Baltersan Castle is a ruined L-plan tower house located near Maybole, Scotland. The site was originally occupied by Baltersan House, owned by Egidia Blair, Lady Row, who died in 1530. After her death, the house was demolished. The remains of her tomb can be seen in nearby Crossraguel Abbey. Her will survives and shows she was a generous benefactor to the Abbey, relatives, friends and neighbours. The inscription above the door tell us that the existing tower-house was built on the site in 1584, the work of John Kennedy of Pennyglen (near Maybole) and Margaret Cathcart, his spouse.
In 1721, the castle passed into the hands of Captain Hugh Arbuthnot, cousin to John Kennedy of Baltersan. By the middle of the 18th century, the castle had become abandoned and remains so to the present day.
The castle is a three-storey L-plan castle with an attic and garret. Its walls measure1.2 m in thickness. It has a vaulted ground floor and ashlar turrets on the northwestern and southeastern angles that are provided with gun loops.References:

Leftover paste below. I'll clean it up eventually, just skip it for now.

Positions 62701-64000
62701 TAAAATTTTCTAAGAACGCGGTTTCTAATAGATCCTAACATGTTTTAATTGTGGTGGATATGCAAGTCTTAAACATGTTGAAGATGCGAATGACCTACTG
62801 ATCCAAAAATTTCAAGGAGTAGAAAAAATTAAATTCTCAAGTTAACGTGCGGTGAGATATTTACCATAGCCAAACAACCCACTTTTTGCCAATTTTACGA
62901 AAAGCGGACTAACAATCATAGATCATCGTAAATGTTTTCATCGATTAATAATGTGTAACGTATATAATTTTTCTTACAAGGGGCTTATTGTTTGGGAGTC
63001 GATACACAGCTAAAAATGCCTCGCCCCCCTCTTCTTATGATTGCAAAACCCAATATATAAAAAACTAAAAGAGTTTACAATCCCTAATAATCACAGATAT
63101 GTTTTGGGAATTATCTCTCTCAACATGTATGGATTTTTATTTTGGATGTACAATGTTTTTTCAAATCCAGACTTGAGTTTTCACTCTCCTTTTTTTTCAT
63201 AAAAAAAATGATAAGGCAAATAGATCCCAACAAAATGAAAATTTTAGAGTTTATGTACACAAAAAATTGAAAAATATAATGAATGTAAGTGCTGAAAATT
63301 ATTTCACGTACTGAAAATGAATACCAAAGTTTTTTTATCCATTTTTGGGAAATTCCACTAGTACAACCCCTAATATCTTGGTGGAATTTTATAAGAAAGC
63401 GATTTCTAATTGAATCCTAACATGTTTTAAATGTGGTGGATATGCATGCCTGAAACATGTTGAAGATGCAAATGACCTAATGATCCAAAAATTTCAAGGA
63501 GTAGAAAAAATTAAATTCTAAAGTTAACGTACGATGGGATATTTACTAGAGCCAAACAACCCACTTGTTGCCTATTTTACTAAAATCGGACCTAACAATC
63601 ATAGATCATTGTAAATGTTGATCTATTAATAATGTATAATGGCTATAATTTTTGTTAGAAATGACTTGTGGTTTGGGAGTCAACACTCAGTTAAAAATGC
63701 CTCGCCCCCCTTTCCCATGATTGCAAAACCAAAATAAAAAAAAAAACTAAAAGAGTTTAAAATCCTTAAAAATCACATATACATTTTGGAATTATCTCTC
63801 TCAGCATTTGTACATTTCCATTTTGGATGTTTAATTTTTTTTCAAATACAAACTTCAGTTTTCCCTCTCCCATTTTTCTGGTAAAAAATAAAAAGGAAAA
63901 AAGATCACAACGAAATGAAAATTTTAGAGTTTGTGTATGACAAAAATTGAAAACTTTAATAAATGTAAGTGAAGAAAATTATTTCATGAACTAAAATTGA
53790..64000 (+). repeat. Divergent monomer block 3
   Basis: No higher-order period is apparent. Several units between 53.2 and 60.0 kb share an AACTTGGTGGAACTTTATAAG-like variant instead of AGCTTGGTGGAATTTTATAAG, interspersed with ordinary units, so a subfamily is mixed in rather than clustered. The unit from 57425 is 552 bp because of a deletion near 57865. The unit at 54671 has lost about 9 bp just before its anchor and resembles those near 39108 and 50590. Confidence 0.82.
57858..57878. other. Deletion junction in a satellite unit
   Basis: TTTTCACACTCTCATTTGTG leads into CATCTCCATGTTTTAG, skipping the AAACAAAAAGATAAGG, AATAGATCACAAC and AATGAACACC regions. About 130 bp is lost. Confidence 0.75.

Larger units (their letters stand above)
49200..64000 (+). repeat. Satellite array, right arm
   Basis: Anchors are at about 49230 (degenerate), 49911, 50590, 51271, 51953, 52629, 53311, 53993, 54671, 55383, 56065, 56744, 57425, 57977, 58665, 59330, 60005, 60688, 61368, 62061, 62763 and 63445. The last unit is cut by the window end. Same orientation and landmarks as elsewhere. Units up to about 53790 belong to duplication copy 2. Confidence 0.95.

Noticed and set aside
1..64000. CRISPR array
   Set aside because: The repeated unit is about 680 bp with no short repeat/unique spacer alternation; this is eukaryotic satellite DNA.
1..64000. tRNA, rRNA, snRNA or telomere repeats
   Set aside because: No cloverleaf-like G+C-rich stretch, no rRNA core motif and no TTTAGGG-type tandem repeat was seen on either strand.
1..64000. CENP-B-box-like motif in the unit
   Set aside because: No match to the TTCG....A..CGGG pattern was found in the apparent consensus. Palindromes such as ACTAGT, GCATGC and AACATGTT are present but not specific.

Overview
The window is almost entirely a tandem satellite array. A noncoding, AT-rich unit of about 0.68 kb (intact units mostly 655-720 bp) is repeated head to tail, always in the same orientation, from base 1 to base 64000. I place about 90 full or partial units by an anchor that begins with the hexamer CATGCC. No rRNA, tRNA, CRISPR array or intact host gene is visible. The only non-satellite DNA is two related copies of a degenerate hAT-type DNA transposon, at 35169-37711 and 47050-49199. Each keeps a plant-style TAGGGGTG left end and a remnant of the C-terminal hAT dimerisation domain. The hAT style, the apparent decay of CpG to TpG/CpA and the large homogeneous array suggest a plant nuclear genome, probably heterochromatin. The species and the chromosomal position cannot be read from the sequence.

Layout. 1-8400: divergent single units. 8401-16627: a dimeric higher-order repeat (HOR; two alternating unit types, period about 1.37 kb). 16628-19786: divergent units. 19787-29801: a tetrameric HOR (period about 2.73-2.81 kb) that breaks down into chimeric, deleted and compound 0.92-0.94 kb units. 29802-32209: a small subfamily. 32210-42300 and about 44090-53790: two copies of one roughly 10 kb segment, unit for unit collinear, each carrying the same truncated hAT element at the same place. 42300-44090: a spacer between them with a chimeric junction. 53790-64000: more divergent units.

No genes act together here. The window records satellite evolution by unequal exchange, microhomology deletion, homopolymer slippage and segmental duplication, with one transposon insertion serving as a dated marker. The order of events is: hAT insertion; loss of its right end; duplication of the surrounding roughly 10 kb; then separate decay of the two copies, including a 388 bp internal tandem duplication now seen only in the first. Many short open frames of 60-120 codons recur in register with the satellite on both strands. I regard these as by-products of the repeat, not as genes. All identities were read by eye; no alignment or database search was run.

The Odeon of Herodes Atticus is a stone theatre structure located on the southwest slope of the Acropolis of Athens. It was built in 161 AD by the Athenian magnate Herodes Atticus in memory of his wife, Aspasia Annia Regilla. It was originally a steep-sloped theater with a three-story stone front wall and a wooden roof made of expensive cedar of Lebanon timber. It was used as a venue for music concerts with a capacity of 5,000. It lasted intact until it was destroyed and left in ruins by the Heruli in 267 AD.
The audience stands and the orchestra (stage) were restored using Pentelic marble in the 1950s. Since then it has been the main venue of the Athens Festival, which runs from May through October each year, featuring a variety of acclaimed Greek as well as International performances.